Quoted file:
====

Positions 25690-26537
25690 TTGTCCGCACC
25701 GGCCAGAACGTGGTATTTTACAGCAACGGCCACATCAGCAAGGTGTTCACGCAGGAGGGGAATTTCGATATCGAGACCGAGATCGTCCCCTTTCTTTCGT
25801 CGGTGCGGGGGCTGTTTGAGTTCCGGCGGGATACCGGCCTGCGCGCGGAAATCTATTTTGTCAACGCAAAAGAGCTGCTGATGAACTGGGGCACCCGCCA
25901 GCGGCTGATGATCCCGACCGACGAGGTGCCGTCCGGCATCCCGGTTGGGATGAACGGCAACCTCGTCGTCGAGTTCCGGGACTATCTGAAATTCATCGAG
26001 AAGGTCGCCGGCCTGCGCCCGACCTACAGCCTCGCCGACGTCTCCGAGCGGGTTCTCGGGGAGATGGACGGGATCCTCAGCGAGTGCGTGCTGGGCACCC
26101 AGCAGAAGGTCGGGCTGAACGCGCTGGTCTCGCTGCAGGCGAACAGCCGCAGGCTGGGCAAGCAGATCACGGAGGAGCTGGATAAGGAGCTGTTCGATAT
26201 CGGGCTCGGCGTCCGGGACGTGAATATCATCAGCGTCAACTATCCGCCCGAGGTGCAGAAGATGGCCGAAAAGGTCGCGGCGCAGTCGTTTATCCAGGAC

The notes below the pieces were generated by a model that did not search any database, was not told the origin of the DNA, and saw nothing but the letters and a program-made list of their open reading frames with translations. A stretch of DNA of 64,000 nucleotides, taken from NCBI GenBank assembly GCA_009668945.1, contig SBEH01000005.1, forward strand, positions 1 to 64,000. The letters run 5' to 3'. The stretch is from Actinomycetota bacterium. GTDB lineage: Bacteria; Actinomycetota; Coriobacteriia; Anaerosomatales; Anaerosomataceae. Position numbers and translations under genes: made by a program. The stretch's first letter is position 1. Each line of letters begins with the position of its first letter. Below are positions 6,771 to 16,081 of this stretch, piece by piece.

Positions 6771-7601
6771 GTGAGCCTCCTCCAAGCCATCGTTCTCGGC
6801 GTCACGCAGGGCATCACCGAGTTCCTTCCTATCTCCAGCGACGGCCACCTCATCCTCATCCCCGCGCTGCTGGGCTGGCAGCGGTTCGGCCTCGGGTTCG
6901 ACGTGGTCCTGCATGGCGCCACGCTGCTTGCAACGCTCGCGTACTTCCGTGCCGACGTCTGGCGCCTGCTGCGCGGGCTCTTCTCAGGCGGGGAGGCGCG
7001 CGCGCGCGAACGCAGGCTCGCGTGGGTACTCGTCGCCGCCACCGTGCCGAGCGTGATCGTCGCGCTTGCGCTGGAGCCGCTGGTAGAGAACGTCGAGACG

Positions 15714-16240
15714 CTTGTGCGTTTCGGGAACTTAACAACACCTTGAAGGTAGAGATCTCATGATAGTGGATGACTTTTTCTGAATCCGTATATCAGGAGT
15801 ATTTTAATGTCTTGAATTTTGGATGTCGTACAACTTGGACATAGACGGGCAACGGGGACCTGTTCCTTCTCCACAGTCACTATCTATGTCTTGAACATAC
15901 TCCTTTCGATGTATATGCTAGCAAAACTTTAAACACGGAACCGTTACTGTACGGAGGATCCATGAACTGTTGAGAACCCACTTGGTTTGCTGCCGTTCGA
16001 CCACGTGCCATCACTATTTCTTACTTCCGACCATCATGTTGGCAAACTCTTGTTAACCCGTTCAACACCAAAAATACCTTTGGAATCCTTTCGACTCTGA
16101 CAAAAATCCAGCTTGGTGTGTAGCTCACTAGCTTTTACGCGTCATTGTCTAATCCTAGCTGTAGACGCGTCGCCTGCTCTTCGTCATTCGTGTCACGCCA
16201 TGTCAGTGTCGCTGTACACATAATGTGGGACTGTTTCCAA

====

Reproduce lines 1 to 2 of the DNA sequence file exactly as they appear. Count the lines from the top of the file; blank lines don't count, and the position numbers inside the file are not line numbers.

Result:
Positions 25690-26537
25690 TTGTCCGCACC